Eagle Eye - You can't really accuse Steven Spielberg of "jumping the shark" because the man invented the shark movie. Nevertheless, the preview for this film does make me concerned that Spielberg is losing his touch as a producer. There seems to be this all knowing, all seeing, all powerful nefarious organization, played by an ominous female voice on the telephone, which goes around hijacking people's lives to force them to do bad shit for them.
Each time I've seen this preview, I could not help but wonder if this omnipotent organization has the resources to "control the grid" and blow up an FBI building and make the Times Square digital reader spool out commands for a hapless Shia LaBeouf* to follow, why not just take some of those same resources and hire some dudes from the back of Guns and Ammo magazine to do whatever it is they want done, willingly and without all the bother of forcing innocent amateurs to do their dirty work? Eagle Eye breaks a cardinal rule of action flicks. They must either be so well plotted there's no need to ask why, or so incredibly entertaining that it never occurs to you to ask why. When you're asking why during the trailer, it's a bad sign.
*My friend Pat asks "Is there any such thing as a hapfull Shia LaBeouf?" His point is well taken.
Deathrace - Running Man meets Mad Max, with death row prisoners racing souped up attack vehicles for their freedom, starring Joan Allen and Ian McShane? I'm confused, but I'm liking it. All that's missing is Dame Judy Dench, perhaps as one of the lovely navigators bussed over from the women's prison, to make this the action Caligula of the new millennium. Alas Dame Judy was busy cuddling James Bond through his Solace. Instead, I will make due with Jason Statham as the innocent man screwed out of his freedom bent on revenge. God, it just keeps getting better and better. I love this movie, and I have only seen 2 minutes and 30 seconds of it. I am so there.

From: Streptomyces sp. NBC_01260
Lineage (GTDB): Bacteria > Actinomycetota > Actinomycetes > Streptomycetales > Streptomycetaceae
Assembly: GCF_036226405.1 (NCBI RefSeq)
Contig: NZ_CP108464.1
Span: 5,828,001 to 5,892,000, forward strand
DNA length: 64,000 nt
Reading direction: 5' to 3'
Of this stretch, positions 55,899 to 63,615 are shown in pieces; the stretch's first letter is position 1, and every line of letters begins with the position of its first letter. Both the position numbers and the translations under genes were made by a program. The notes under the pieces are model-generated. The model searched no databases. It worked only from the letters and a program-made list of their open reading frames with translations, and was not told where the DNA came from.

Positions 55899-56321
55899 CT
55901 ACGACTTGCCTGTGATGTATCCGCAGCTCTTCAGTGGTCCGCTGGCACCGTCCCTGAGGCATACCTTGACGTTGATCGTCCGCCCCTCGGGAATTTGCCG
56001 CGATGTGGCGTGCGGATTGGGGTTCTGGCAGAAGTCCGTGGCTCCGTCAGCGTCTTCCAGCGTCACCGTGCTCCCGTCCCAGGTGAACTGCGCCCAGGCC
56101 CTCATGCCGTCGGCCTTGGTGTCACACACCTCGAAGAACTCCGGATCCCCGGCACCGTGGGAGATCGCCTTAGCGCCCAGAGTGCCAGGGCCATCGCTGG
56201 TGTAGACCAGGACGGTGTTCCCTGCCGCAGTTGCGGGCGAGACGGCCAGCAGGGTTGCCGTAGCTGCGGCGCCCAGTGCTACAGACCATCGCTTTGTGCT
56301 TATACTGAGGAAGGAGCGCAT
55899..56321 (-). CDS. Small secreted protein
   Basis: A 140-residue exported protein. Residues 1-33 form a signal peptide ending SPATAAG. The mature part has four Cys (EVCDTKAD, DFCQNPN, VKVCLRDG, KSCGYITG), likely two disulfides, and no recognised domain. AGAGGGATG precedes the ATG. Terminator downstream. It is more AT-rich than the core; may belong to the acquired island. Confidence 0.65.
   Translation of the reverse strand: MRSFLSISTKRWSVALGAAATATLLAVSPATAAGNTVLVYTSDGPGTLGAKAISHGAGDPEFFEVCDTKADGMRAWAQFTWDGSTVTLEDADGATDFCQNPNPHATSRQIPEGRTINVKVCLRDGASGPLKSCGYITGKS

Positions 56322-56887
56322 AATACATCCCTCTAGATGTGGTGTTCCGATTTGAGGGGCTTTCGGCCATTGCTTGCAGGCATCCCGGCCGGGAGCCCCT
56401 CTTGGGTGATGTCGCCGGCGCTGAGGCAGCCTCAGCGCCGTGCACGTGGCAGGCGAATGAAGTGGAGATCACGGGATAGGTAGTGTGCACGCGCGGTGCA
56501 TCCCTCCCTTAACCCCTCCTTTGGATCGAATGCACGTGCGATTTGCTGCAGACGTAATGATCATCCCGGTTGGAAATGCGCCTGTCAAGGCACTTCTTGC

Twilight - One of the occupational hazards of working in a library is that occasionally books come along that push a lot of librarian buttons and have you discussing things like the post-feminist implications of Mormon vampire fiction on the teen girl's psyche. So when I saw the trailer for the eagerly anticipated adaptation of Twilight (volume 4 of which just hit our library shelves and hence have us all pondering the post-feminist implications of Mormon vampire fiction on the teen girl's psyche), it was something of a startle to be reminded that this Romeo & Juliet tale of beautiful teenagers, some of whom happen to be vampires, does have the ingredients for a blockbuster teen hit which will cause no normal human to ponder the post-feminist implications of Mormon vampire fiction.
Actually, the books, which are each about one hundred thousand pages long, will probably benefit from film adaptation since you will not have to read one hundred thousand pages of lines like "He had the most beautiful soul, more beautiful than his brilliant mind or his incomparable face or his glorious body". In that respect, we should really look on the films as a kindness, and be appropriately grateful.
Watchmen - If the official job of a film trailer is to convince you that you have been dying to see a movie and will be incomplete until you do, Watchmen knocks it out of the park. The two superhero movies I saw this summer, Ironman and The Dark Knight, both had an underlying question at the heart of them: do people get the superheros they need, or do they get the superheros they deserve? The only logical end to this line of questioning is a film version of Alan Moore's adult graphic novel The Watchmen, set in an alternative past in which mankind did, in fact, get exactly the superheroes it deserved. It's dark, creepy and totally gripping. I want more!